"For Love of Neighbor" is a new documentary film offering a hopeful vision for Christian engagement in politics. Click here to learn more.

How Oliberté, the Anti-TOMS, Makes Shoes and Jobs in Africa

Over at GOOD, Tate Watkins writes about Oliberté Footwear, a company that manufactures premium shoes in Africa.
‘Why or how could anyone want to make shoes in a place full of so much poverty and corruption?’ That’s the question many people asked Canadian Tal Dehtiar when he founded Oliberté Footwear, the first company to make premium shoes in Africa using African materials and explicitly linking shoes sold by Western retailers to job creation on the continent. Dehtiar started the Toronto-based company in 2009, and sales increased from a mere 200 pairs initially to 10,000 in 2011. He projects sales of between 20,000 and 25,000 this year. “At Oliberté, we believe Africa can compete on a global scale,” he says, “but it needs a chance. It doesn’t need handouts or a hand up. It needs people to start shaking hands and companies to start making deals to work in these countries.”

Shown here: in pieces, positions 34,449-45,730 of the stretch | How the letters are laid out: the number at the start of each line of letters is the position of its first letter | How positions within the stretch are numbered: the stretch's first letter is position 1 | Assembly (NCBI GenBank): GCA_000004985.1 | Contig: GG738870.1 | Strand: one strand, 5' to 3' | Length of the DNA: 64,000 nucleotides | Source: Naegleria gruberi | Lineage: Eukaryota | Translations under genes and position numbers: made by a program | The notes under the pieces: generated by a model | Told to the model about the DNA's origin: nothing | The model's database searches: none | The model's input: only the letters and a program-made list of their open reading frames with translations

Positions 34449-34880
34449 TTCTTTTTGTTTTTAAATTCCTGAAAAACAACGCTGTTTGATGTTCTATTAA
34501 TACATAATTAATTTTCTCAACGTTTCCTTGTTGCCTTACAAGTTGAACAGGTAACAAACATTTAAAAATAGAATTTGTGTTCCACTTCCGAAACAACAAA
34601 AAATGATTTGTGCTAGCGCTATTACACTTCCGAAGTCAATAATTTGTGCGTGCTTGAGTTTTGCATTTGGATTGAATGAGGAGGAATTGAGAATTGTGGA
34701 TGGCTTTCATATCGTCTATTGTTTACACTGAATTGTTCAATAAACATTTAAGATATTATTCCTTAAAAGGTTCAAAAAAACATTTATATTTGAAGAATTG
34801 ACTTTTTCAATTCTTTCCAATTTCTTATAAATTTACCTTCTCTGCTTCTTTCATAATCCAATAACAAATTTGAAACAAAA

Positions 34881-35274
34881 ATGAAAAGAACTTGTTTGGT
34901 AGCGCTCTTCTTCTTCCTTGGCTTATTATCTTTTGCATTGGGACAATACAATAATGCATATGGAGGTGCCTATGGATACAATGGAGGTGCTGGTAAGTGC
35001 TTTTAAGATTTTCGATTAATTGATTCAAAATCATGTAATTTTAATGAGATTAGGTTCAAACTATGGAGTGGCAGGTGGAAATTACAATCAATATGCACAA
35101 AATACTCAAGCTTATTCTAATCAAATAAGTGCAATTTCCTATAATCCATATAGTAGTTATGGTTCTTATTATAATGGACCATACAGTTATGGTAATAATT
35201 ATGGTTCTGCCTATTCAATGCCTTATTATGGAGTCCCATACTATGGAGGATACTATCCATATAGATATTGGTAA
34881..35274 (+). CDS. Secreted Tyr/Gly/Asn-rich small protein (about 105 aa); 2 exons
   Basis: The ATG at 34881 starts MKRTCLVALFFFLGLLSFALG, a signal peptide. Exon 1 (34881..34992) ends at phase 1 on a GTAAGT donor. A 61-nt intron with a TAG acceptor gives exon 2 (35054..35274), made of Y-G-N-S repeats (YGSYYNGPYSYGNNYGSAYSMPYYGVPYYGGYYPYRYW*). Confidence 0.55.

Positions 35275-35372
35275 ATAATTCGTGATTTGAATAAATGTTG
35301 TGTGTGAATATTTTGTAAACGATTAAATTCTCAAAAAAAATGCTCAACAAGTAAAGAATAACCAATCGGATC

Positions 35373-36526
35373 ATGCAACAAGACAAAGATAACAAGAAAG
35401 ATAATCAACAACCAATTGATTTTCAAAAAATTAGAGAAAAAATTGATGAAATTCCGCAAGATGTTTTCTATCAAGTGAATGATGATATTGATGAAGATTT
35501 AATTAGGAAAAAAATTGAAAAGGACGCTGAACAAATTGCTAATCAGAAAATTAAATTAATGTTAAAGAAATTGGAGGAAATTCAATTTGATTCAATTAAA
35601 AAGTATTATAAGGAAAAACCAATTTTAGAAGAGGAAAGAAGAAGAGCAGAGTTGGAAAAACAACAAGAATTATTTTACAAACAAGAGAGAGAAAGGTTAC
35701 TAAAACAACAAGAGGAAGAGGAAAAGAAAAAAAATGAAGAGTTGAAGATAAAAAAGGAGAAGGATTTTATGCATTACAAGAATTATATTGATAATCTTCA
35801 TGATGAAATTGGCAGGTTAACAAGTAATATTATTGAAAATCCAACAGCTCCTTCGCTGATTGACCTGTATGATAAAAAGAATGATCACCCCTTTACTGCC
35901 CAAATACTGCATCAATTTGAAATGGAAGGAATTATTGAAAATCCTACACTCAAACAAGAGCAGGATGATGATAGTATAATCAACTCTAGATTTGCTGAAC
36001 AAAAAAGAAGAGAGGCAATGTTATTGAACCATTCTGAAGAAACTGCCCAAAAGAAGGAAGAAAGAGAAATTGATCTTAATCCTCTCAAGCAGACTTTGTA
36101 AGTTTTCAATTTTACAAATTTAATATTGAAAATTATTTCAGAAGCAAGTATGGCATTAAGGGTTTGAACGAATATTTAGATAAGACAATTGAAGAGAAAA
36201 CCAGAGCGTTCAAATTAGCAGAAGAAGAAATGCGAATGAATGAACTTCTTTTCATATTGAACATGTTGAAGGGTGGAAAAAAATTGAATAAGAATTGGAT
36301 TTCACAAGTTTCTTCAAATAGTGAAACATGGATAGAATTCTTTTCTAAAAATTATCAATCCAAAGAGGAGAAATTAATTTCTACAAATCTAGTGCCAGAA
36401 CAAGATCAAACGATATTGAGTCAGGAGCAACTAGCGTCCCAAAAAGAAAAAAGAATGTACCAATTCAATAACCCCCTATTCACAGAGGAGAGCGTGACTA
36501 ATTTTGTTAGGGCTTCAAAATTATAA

Dehtiar describes the difference between his company, Oliberté, and the one-for-one model of TOMS shoes:
“With TOMS,” Dehtiar says, “the best thing is the awareness they’ve created.” But he’s skeptical of the company’s one-for-one model because he believes the donations can pressure local shoemakers and vendors, in addition to reinforcing stereotypes about the developing world. “TOMS Shoes is a good marketing tool, but it’s not good aid,” agrees Saundra Schimmelpfennig, an international aid expert who blogs at Good Intentions Are Not Enough, where she aims to educate nonprofit donors about effective charity. She’s criticized TOMS for competing with local producers by handing out free goods and for being “quintessential Whites in Shining Armor.” “The idea of creating jobs that pay a fair wage and provide necessary benefits,” she says, “can have far more impact than aid.”
According to its latest giving report, TOMS also uses factories in Ethiopia, in addition to ones in China and Argentina. “I’m not saying ours is a better way,” Dehtiar says, “but people just continue to give away stuff to Africa, and there’s no incentive for dependencies to end.”
Read the entire piece here. And check out our posts on TOMS shoes and the one-for-one model here and here.